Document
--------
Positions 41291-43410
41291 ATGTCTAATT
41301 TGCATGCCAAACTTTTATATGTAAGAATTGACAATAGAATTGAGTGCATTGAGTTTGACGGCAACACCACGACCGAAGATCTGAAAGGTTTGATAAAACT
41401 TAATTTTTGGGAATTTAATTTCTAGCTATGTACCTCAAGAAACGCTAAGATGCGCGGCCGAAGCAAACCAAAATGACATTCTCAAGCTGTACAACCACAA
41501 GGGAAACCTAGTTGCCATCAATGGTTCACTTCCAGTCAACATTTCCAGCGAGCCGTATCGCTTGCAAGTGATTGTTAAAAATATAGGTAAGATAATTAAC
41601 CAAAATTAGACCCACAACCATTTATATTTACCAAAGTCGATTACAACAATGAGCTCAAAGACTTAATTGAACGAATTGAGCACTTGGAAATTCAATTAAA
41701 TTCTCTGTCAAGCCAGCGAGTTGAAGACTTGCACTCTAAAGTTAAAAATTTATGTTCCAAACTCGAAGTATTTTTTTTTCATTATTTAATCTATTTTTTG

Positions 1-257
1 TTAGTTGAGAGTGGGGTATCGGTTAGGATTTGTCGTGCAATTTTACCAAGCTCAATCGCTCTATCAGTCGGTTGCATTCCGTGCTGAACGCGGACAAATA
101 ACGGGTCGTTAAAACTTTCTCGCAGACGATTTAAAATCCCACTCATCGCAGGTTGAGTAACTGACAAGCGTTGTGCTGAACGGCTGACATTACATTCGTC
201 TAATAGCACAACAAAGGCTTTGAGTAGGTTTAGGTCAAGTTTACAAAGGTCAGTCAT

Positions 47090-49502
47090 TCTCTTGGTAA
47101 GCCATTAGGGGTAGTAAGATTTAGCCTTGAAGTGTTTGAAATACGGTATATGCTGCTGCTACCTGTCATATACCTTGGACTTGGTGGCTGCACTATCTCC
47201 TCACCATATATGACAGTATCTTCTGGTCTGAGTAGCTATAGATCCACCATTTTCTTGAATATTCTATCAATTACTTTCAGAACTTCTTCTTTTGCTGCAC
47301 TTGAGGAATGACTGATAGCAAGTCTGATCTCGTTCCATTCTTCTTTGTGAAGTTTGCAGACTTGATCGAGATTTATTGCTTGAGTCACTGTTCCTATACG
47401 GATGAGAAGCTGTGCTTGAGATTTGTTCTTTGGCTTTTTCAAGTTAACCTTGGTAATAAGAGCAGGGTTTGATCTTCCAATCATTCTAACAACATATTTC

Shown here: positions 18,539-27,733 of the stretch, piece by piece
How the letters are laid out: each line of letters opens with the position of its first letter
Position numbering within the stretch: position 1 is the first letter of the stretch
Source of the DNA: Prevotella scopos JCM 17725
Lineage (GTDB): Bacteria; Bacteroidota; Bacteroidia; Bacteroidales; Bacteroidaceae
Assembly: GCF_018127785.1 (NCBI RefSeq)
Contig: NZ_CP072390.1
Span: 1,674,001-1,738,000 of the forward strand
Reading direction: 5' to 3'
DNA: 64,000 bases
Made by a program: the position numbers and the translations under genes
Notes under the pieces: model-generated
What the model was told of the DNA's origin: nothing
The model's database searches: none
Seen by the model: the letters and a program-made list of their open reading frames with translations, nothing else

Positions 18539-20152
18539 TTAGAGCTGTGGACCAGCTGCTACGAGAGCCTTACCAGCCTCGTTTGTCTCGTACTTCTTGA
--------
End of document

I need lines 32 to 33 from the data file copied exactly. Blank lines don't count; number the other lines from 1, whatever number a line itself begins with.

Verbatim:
Seen by the model: the letters and a program-made list of their open reading frames with translations, nothing else

Positions 18539-20152